Friday, May 31, 2013

On safari: Samburu Intrepids Club - game drive observations

On our first day Art was recuperating from his bout with "traveler's illness"; on the third day it was my turn.  But we had a couple of afternoon game drives with Peter, our driver/guide.


This Grevy's zebra was alone, an uncommon sight. It's distinguished by its white belly.


See the zebra? It's on the left.


Members of a troop of baboons.



For a baby baboon's first three months, it clings to its mother's underbelly. For the next three, it rides on its mother's back. After that, it's part of the troop on the ground, staying close to its mother.



Giraffes from a distance.


Getting closer to the giraffes.



Remnants of the weaver bird. The male makes a nest and hangs from it upside down, waiting for a female to come along. The female checks out the nest and decides upon a mate. She lines the inner test and the birds made. Thereafter, the male leaves the female and starts building another nest!


Elephants will eat the sausage tree fruit when it falls to the ground.


The elusive leopard! A good hider. Six safari jeeps searched for this female; we found her just before dusk, with her baby. Leopards hunt at night to avoid competition with lions in the same territory. Leopards are solitary animals; the male leaves the female after breeding, and the female raises her young along. 






Waterbucks may graze with other herbivores such as impalas and zebras. Each species has a different way of recognizing predators; with multiple species together, all the animals benefit.


 An anthill. Eventually this tree will die.


A well-camouflaged chameleon.


A community of elephants. We got to within ten feet of these beautiful animals and hung out there for over 15 minutes.






A dik dik, the smallest of the antelopes. This is the only antelope that mates for life.




A group of impalas. The group may consist of one male and a number of females and their young. Or it may be a bachelor group - males who have not yet fought and won a group of females. They practice fighting with each other until they have a chance to fight a male with a group of females. The male with females services the females and defends his position against other males. Over time he grows weaker.



On our way out of Samburu on the last day, we had one more game drive. We'd heard a camel had been killed by a lion the day before. The camels live on the other side of the river, but apparently this one had crossed the water, to his peril. The guides talk to each other in the evening, and by radio, so Peter knew where to look to find the remains of the camel.

We passed by a crocodile. These animals have no sweat glands, so they open their mouths to cool off.


As we approached the site of the lion kill, we saw it was clearly marked by a tree absolutely full of vultures.



Peter explained that the vultures wait until the lion has had its fill. Then other scavengers come around to share in the feed. At the end, the hyenas eat the bones. It's a very efficient system, the wilderness.

A short distance away, a cheetah had been sighted in an open area. We found it without much trouble. Sometimes a couple of safari vehicles parked near each other is a good indicator! The cheetah was sitting quite still in the grass near a small tree. Peter told us the cheetah was beginning its hunt. It could see a couple of gazelles about 400 yards away. The best distance between a cheetah and its prey is much shorter; though the cheetah can run 60 miles an hour, it's a sprinter. So the animal approaches stalks its prey quietly and patiently until it's within 33 to 98 feet, a range with a good possibility of success. Over the 15-minute period we watched, the cat moved forward twice, never taking its eyes off the prey ahead. We would like to have stayed to observe the whole hunt, but we had a schedule to keep on departure day from Samburu.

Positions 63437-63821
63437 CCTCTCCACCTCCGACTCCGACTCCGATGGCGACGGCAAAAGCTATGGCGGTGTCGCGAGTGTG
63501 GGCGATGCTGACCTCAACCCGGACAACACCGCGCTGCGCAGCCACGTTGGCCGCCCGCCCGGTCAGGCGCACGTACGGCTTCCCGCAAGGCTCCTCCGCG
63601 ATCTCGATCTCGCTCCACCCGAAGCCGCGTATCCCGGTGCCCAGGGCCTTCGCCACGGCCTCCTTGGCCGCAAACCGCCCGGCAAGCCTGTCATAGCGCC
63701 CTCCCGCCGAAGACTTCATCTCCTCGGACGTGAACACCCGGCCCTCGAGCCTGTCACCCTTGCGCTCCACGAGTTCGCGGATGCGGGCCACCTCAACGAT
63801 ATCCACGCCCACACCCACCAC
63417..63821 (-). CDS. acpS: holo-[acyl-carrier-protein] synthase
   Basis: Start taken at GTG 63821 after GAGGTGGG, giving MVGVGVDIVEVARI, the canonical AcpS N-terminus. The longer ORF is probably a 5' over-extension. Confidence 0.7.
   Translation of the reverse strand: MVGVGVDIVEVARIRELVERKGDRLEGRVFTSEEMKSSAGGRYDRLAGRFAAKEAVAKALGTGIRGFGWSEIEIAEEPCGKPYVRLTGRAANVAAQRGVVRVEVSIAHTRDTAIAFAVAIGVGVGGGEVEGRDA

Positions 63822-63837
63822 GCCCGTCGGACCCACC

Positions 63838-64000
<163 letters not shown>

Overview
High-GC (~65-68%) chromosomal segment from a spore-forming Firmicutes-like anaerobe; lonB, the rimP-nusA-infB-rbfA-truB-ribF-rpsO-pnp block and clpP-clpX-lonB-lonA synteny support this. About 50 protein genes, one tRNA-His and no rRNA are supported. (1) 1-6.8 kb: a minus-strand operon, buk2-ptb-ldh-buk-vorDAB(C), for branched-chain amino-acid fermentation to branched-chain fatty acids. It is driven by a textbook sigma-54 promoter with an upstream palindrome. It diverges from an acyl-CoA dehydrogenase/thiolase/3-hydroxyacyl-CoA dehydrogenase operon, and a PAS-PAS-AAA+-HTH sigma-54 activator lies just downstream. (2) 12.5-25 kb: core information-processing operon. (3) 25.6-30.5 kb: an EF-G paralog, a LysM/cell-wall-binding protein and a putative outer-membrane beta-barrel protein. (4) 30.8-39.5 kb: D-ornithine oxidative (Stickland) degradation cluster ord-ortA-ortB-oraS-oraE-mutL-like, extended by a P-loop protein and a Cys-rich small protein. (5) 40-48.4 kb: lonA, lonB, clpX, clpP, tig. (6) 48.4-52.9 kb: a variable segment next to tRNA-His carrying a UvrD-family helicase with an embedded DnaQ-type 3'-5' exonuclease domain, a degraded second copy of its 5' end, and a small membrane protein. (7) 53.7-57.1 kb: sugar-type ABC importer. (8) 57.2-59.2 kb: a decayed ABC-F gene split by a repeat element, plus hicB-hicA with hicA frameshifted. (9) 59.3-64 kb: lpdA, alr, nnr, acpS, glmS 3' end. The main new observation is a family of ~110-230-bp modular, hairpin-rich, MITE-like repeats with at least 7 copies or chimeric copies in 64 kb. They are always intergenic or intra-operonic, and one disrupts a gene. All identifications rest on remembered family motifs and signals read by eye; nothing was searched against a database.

video


11 comments:

Perpetua said...

Wonderful post and photo, Linda. Really splendid.

Rian said...

Beautiful pictures, Linda. I may not always comment, but I am following your trip closely. And I do hope you are both feeling better.

Retired English Teacher said...

First of all, let me just say that I am so excited to think that you are actually experiencing all of this up close and personal. Secondly, your photographs are just wonderful. You have captured sights so well. You truly are having the trip of a lifetime.

Grandmother said...

This is just astounding!

Bob Lowry said...

Africa is not a continent on my to-do list, but the wildlife and scenery are awesome.

Thanks for taking me to place I am not likely to see in person. And, I hope and you are Art are recovering from travel-related stomach issues!

Blissed-Out Grandma said...

Your photos and commentary are wonderful, Linda. I watch a nature show with the grandkids (Wild Kratts on PBS) which does a lot on the animals of Africa. I've come to love them; cheetahs are among my favorites.

turquoisemoon said...

Ooh Linda, you've taken some fantastic shots. Thanks for sharing.

rosaria williams said...

Wow, what a feast for the senses! Thanks for sharing with us.

DJan said...

Those leopard shots are spectacular, Lindal. You are definitely earning your safari stripes. Sorry about the traveler's illness, though.

Linda Reeder said...

What a wealth of animals you saw today!

Arkansas Patti said...

Travelers illness sounds unfair. It could at least wait till you get home.
What wonderful shots and commentary. I was a bit surprised at the species that believe in single motherhood. Good for the dik-diks and those others that who travel in herds.
You really are having an adventure of a lifetime.